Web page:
at my old barn the trainer there did a hodgepodge of things... primarily it was a h/j barn and we would go to a couple of local horse trials since they were so close... I think it's good to do some different things w/ your horse - keeps them fresh and keen. On weekends off from shows we would do a bit of team penning. I was horrible at it but our trainer liked it for us because we didn't worry about riding we just rode after those darn cows... amazing how your legs and balance improves chasing cows lol...

                          as far as going from eventing to hunters...I know a couple of gals who took their eventers into a couple of hunter shows...both wound up champions - go figure


                          • #14

                            I participate in hunter/jumper, dressage, pony club, foxhunting,& hunter paces. Particularly with the young horses (or sale horses) getting out there and experiencing the world at large is quite important. It is different with every horse, but wherever our weakness lies - we dive into it!

                            For example: I have one horse who wasn't quite comfortable outside of the ring - so we went off and did some competitive trail riding and hunter paces. Another one needed to get better with groups, so we foxhunted (hilltoppers but it still did the trick). I will do some hunter shows if I need to work on a horse's pace/balance (something along those lines) in a non-stress environment (aka outside inside outside inside).

                            I really don't think you can go wrong with exposing your horse to a variety of disciplines. With that said, my upper level horses (prelim +) usually stick to jumpers/dressage/eventing.


                            • #15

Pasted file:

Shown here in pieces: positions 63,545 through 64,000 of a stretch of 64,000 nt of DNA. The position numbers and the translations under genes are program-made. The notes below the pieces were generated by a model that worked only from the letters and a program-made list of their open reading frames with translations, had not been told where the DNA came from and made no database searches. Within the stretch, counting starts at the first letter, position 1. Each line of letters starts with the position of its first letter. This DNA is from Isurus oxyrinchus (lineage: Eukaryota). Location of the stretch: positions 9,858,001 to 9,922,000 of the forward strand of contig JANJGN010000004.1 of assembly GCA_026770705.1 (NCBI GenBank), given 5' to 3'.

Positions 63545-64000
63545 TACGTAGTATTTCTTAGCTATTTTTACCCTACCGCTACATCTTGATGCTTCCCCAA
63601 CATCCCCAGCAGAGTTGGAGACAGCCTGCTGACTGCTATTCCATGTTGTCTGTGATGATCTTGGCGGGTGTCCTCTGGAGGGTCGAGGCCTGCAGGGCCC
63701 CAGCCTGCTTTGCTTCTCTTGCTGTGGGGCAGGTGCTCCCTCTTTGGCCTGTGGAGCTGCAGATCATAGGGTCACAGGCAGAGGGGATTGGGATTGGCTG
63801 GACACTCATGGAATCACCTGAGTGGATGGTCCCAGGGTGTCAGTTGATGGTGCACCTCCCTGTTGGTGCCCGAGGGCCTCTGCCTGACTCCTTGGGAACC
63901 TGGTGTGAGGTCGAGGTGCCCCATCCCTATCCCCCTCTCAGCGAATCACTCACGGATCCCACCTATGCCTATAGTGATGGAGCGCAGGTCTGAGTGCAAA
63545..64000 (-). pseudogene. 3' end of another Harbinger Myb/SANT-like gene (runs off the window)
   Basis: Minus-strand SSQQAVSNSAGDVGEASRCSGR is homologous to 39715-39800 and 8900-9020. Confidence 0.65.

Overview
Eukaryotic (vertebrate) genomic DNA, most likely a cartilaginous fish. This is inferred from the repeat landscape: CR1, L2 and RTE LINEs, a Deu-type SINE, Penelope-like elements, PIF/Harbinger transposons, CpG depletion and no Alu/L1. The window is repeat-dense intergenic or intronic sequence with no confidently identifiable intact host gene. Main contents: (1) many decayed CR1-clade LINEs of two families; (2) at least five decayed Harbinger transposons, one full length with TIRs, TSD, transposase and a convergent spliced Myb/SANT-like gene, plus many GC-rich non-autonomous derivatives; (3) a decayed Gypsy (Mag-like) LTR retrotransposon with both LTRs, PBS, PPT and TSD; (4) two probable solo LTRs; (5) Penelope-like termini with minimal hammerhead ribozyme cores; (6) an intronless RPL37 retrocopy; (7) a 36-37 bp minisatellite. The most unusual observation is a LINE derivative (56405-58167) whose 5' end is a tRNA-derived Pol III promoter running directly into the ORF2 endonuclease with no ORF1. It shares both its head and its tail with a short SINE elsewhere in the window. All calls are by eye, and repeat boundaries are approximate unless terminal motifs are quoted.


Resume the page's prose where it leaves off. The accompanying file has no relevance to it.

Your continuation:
Absolutely. Not H/J really because there isn't much of that around my area (unless you drive a few hours). However, growing up, I was kind of a jack-of-all-disciplines. Eventing has been my passion since I was introduced to it, but I've always dabbled with other things - 4H (every class I could enter - halter, jumping, WP, reining, gaming, etc.), a year or two of PC, FQHA/Ranch Association shows, reining, open gaming, driving, etc.

                              Granted, I didn't do all of these things with one horse. I've had a lot of horses who could cross-over and some who couldn't. I've done First Level dressage, english pleasure, and gaming on my reining gelding, but certainly no jumping or eventing as he is more of a "run through it" type. And I've done everything with my little OTTB mare except drive her and cut cows - she even placed very well in w/t WP classes and 4H versatility (4 classes in one, with tack changes in-between - english flat, WP, reining, and a gaming event).

                              My current boy (TB/WB - very much a modern event type) was started by a cowboy and spent time playing with/sorting cows there. It was good for him to get the experience and be introduced to things outside of his comfort zone.

                              I'm also a big believer in trail riding. And I mean the 8-10 hours out in protected wilderness where you're lucky to pass another group of riders or maybe a hiker in the time you're out type of trail riding . Teaches the horse to relax and accept his surroundings. And it's good for your soul too!

                              Anyway, I know you were looking for advice more on the Eventing to H/J cross-over, but I think my experiences have taught me that there is nothing wrong with switching things up!
                              I have Higher Standards... do you?

                              "For the love of my horse, I know who I am."


                              • Original Poster

                                Thanks everyone. I just have too many horses at the moment. My oldest mare has foxhunted, Novice eventing, jumpers shows, trail.